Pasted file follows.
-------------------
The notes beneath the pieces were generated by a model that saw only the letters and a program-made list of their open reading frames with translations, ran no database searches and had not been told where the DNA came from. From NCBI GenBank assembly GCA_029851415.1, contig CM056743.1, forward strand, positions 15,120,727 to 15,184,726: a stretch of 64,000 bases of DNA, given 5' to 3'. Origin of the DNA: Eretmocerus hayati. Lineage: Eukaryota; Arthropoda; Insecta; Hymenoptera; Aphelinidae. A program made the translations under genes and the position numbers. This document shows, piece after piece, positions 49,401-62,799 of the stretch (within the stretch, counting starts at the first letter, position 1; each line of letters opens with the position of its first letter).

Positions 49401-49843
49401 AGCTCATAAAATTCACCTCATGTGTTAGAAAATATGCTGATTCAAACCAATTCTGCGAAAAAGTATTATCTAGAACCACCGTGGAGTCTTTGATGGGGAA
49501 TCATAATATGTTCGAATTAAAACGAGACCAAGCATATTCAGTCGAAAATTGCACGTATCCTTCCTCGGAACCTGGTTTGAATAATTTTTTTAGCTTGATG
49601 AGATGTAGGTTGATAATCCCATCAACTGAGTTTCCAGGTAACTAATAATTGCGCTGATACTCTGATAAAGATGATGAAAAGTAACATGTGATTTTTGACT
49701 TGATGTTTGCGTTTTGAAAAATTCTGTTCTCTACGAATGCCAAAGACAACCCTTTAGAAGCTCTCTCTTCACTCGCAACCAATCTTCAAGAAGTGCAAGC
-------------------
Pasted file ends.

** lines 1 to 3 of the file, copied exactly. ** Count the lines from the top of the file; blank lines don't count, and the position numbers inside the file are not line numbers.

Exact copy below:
The notes beneath the pieces were generated by a model that saw only the letters and a program-made list of their open reading frames with translations, ran no database searches and had not been told where the DNA came from. From NCBI GenBank assembly GCA_029851415.1, contig CM056743.1, forward strand, positions 15,120,727 to 15,184,726: a stretch of 64,000 bases of DNA, given 5' to 3'. Origin of the DNA: Eretmocerus hayati. Lineage: Eukaryota; Arthropoda; Insecta; Hymenoptera; Aphelinidae. A program made the translations under genes and the position numbers. This document shows, piece after piece, positions 49,401-62,799 of the stretch (within the stretch, counting starts at the first letter, position 1; each line of letters opens with the position of its first letter).

Positions 49401-49843
49401 AGCTCATAAAATTCACCTCATGTGTTAGAAAATATGCTGATTCAAACCAATTCTGCGAAAAAGTATTATCTAGAACCACCGTGGAGTCTTTGATGGGGAA